Hitting the Panic Button

BY RACHEL WONG

I remember the very first time I had a panic attack, and I remember the “help” that came with it.

I was 16 years old, getting ready for an end of the year production. My grandfather had recently passed away and I wasn’t getting any sleep. Rehearsals had been running longer than they usually did and I hadn’t been eating. One day during practice, I fainted. When I had finally gotten back on my feet, my director was angry at me, saying that I wasn’t pulling my weight. And despite what I told him, he threw probably the worst cliche possible at me – “the show must go on”.

And that triggered my first panic attack.

scared-woman-looking-out-window-350I was inconsolable. I sat on the sidelines crying, but it was the kind of crying that had no sound, just tears. I was shaking and trembling, dizzy and nauseous, and all the while, I could see people passing by. They were nudging each other, trying to get someone else to comfort me.

“You help her!”

“No, YOU help her,” they pleaded.

It was almost like I had the plague.

While the show did go on that evening after my panic attack, people soon began to treat me differently. One classmate even asked me what was making me so sad. And while the question was certainly valid, it was  definitely an understatement of all the emotions that had made up my panic attack that night.

Simply put, a panic attack is when one suddenly suffers from disabling anxiety. Disabling, as in, we can’t react or communicate properly.

There is a sense of being overwhelmed and afraid, and suddenly we are frozen in time. We want to scream but our throats have closed up on us. We want to to walk it off but we are stuck.Panic attack icon design

For many, panic attacks will be a one-time occurrence in their lifetime. For others, it can result in recurring episodes. These episodes usually take place in public and within similar contexts. For example, someone might experience a panic attack every time they speak in public, enter a crowded elevator, or cross a tall bridge.

My personal recurring horror story? Aggressive confrontations with men.

As a writer and musician, I have been subject to a lot of criticism over the years. Sometimes, this criticism is extremely harsh. But when I try to explain my panic attacks to others, they tend to call me out as overly sensitive or too emotional.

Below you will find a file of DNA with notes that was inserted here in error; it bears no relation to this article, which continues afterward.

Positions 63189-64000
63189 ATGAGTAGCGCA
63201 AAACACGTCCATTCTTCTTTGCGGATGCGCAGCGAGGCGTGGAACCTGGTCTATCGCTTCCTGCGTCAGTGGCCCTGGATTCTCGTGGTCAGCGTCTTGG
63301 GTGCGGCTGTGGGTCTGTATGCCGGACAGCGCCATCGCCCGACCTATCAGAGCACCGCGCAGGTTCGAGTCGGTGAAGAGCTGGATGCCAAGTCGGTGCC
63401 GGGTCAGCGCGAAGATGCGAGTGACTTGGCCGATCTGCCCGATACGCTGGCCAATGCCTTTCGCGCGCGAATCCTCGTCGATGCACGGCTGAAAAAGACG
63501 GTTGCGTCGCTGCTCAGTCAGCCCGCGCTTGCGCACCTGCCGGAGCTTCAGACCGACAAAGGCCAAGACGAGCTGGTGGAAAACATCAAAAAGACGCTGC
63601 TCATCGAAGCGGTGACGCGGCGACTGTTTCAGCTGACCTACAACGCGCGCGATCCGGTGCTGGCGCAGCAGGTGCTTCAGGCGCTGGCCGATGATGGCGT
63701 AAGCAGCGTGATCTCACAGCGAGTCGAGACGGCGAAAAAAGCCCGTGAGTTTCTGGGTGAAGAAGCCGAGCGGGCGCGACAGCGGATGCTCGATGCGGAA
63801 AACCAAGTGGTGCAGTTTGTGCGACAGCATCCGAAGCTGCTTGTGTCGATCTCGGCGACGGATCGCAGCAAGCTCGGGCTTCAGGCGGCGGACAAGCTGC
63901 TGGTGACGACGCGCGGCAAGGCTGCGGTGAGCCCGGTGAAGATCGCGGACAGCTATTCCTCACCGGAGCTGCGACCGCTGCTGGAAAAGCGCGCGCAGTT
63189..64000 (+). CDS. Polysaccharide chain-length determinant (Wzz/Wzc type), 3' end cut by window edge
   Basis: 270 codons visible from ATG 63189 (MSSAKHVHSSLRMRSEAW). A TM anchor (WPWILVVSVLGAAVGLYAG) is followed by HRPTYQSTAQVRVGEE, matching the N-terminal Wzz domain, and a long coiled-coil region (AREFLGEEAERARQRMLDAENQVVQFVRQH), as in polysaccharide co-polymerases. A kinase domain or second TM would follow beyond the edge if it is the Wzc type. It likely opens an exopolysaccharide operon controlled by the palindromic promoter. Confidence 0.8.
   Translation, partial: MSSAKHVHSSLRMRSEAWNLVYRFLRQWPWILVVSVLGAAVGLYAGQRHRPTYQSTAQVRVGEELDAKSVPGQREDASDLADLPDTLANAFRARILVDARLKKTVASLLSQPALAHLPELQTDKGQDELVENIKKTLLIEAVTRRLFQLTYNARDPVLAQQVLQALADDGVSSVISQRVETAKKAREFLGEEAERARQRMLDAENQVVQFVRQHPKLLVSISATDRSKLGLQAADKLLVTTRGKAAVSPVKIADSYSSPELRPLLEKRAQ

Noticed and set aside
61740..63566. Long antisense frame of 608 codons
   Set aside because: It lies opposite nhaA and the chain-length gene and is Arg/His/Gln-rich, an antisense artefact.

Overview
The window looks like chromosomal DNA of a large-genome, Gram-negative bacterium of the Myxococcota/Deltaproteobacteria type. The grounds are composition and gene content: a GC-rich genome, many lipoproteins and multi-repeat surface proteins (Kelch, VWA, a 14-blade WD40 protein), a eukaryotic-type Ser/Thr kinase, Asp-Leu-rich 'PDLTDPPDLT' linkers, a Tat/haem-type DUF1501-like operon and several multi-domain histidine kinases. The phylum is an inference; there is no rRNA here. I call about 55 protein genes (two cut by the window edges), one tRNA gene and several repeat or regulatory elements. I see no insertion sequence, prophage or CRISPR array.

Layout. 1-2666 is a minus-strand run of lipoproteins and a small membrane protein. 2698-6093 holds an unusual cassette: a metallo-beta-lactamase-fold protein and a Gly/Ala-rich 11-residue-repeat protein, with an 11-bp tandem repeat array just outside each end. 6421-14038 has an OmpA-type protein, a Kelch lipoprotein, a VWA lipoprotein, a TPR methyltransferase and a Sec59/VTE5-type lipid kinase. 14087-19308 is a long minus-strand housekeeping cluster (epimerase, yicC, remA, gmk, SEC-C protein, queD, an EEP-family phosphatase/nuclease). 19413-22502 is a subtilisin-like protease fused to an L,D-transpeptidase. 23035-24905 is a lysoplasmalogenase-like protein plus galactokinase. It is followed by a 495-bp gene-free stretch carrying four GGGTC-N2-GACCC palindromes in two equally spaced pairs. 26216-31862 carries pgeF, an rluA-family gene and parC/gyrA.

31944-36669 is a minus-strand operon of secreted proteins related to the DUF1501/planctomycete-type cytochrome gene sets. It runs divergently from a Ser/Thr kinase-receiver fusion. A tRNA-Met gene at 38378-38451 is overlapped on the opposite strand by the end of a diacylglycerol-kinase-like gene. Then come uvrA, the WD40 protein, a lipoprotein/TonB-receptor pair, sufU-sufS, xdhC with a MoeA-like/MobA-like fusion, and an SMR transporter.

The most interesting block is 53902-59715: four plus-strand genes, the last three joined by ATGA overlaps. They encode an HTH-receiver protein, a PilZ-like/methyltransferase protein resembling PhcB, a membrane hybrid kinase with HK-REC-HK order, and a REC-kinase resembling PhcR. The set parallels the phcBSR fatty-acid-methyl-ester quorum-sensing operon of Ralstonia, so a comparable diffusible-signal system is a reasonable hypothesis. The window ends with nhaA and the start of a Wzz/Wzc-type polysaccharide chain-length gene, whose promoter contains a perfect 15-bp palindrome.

Point taken. After all, I am a female. My hormones rage like it’s nobody’s business. But there is still a very clear distinction between harsh criticism and aggressive confrontations.

After the rehearsal incident, my next panic attack occured when my ex-boyfriend broke up with me. He didn’t care to make it a discreet or private matter. Instead, he went to the most public area possible, spoke incredibly loud, and called me out on being a slut and not fulfilling his needs. When he was through with his soliloquy, I was already curled up into a ball and unresponsive. The panic attack had begun even before he finished listing off his reasons.

Once my ex left and the break-up was officially over, I remained in that unresponsive ball until one of my friends carried me into another room. He sat me down and patiently waited with me. He had assembled an entire city out of salt packets until I finally said something , nearly 45 minutes later.

I’ve had a few more episodes since then, but I’ve thankfully come across  people who have – at least, somewhat – understood how to approach me during my panic attacks.

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So what is the best way to help someone who is having a panic attack?

Have patience and be there for them. Understand that it’s almost impossible for us to communicate because we are kind of lost in our own world. Our internal wires have been crossed and we just aren’t ready to respond yet – it’s not that we want to ignore you. I can assure you that we are always grateful for your help, even if we don’t initially respond to or acknowledge it. We might feel bad or awkward that you are seeing us in a vulnerable state, but knowing that you care makes us feel a lot better.

Finally, when we are ready to speak, know that the conversation will be rocky at first. Take a walk with the person you’re helping, get some fresh air, and be there to listen. You may not feel like it’s much, but it’s a lot – trust me.


Rachel WongIMG_20150518_201603496 (2)

Rachel Wong is a Communications student at Simon Fraser University. She is a slam poem enthusiast, foodie, self-proclaimed music nerd and wannabe photographer. A regular contributor for Student Life Network, Rachel’s favourite thing to do in her spare time is write – anything from haikus to 6 minute long poems, posts on food or changing the world. Her goal in life is to make an impact and help to eliminate the social stigma around Depression and other mental health concerns, one word at a time. You can find more of Rachel’s work at http://rchlcwng.blogspot.com.

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